The Fine Art of Self-Soothing

Posted On: 01.06.16

bookculture

First of all, thank you. For reading my Monday post and for leaving such wonderful comments. It’s certainly been a murky time for me, but I feel both optimistic and strong and having your love and support (in addition to the love and support of my flesh-and-blood peeps) means a tremendous amount. More than you know.

Okay, so I’ve been thinking about the art of self-soothing. I remember back to when my girls were babies and there was a fair bit of talk about soothing, about how we need to teach our wee ones to learn to soothe themselves. This argument certainly came into play vis-a-vis the whole (torturous!) cry-it-out dilemma… Do we race to the crib every time our baby cries or do we let her cry it out? Do we soothe our progeny or let them soothe themselves? Does this ring a bell at all?

Anyway, time has passed and my girls are bigger – 9, 7, and almost 5 – but these questions still apply. Do we race to help our kids in moments of angst or frustration or sadness or do we hang back and let them suss it out themselves? I don’t pretend to know the answer to this, but my gut tells me that as parents, our job is to do a bit of both.

But what if we turn the lens on ourselves? What do we do to soothe ourselves? If I’ve learned anything at all, it’s that adulthood is tricky terrain. Things happen. Good things, but also hard things and the meaningful question becomes how we react to these things, how we become resilient, how we cope with struggle, with success? (I think handling good change can be as challenging as unfortunate change.)

A good friend texted me the other day and asked what I was reading. I told her that for the last few weeks, I’d been unable to focus enough to read a thing. But this past weekend I started reading again and the most gorgeous sense of calm came over me. I devoured that book (The Story of a New Name by Elena Ferrante) and started the next (Book Three). Also, I hadn’t been writing much at all. I figured it was the holidays anyway and that “time off” was fine and deserved, but then Monday I set my alarm and woke up early to write and the same thing happened – I felt so peaceful and positive. I texted something back to my friend: “I think reading and writing will get me through this.”

And I believe it. We all have (or perhaps should have) positive things we turn to, things we love, things that fill us and free us in uncertain times. For me, those things are books and stories, consumed and created (as well as silly/sweet snuggle time with my favorite people.) It’s different for all of us, I suppose. In my forthcoming novel The Ramblersmy three characters have different passions which they turn to as self-soothing strategies. In times of turmoil, Clio escapes to the Ramble in Central Park to spend time with her beloved birds. When life goes haywire, Smith uses her hands to clear spaces and create order from chaos. And when things fall apart for brooding Tate, he takes his camera outside for long walks to find and capture beauty, even in a broken world.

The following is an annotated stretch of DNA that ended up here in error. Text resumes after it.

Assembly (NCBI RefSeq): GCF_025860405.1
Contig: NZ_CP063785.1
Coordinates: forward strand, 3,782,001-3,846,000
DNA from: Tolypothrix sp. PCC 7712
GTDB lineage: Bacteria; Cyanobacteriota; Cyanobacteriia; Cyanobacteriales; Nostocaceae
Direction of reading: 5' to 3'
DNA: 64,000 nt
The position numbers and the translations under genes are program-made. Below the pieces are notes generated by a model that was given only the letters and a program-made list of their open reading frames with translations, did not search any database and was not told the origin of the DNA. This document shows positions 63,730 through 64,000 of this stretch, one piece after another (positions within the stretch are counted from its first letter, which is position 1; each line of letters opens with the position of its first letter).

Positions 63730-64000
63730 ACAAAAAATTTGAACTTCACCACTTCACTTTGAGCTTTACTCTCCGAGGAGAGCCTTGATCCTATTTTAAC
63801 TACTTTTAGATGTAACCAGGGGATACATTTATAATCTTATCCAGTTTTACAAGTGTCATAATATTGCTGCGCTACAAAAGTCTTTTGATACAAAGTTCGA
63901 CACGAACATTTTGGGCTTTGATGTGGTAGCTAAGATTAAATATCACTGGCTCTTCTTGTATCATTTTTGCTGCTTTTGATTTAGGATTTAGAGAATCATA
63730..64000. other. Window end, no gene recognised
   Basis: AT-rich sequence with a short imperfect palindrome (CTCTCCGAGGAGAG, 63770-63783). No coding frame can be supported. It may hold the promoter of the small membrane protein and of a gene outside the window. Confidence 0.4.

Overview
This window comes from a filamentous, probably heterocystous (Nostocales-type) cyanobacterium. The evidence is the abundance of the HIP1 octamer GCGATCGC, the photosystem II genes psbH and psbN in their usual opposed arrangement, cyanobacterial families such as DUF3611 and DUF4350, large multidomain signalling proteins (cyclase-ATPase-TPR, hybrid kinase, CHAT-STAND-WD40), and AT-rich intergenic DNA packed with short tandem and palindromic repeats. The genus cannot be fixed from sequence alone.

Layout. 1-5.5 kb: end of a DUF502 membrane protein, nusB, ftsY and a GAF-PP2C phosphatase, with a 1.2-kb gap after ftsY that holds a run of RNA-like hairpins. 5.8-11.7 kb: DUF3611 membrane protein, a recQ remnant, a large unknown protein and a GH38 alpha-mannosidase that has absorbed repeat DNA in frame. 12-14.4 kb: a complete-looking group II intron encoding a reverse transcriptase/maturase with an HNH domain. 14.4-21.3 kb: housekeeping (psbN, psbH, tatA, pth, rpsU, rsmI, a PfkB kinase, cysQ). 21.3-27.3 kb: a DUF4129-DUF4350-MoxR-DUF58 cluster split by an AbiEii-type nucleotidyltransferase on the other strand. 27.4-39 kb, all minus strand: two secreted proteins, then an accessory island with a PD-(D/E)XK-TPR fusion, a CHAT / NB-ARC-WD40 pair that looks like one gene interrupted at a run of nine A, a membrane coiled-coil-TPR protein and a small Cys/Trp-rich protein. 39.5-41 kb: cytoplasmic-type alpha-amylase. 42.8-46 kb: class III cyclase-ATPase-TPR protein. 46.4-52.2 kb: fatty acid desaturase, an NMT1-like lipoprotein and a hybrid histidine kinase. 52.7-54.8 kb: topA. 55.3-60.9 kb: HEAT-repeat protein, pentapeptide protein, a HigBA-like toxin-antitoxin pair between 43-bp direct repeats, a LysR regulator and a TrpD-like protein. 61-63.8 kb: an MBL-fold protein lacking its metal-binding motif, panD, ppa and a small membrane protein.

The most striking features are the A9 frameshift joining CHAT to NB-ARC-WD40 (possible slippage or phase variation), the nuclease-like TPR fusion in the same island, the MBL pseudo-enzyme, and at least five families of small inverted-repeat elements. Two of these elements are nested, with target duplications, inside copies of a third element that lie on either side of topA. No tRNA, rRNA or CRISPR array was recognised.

Maybe this is the trick. To find something that takes us outside of ourselves when we need it most, something that lets us breathe and just be.  

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Did you cry it out with your children?

What do you turn to when life gets tricky or uncertain?

What are you reading?

Do you have a favorite bookstore? (One of mine is Book Culture, pictured above.)

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6 Comments for: "The Fine Art of Self-Soothing"
  1. I don’t have any of my own children, but I babysat often. I would usually do what the parents said, but it did vary. And I feel as if I agree with you – especially when it comes to students in the classroom as well. It is our job to do both, the hard part – I think – is knowing which one to do at which times.

    I find that reading helps me a lot. The other thing – and it still surprises me, although it shouldn’t – is how calm and centered I feel when I am consistently doing some yoga. I have a home practice and use Yoga with Adriene as a guide. She is amazing because instead of feeling like I need to reach for perfection – which I sometimes feel when I am reading about yoga or watching yoga videos/presentations, she makes yoga feel more accessible and real (for me anyways).

    And having people I can speak the truth to. I received some exciting news from two different friends and while so very excited for both of them, I am finding it hard to not compare and feel pangs of envy (and maybe some jealousy) as well. I texted this to a friend last night and she responded perfectly and it just made me feel a little less alone.

    And I think that is important to remember.

    A bit rambling today, but I know you don’t mind.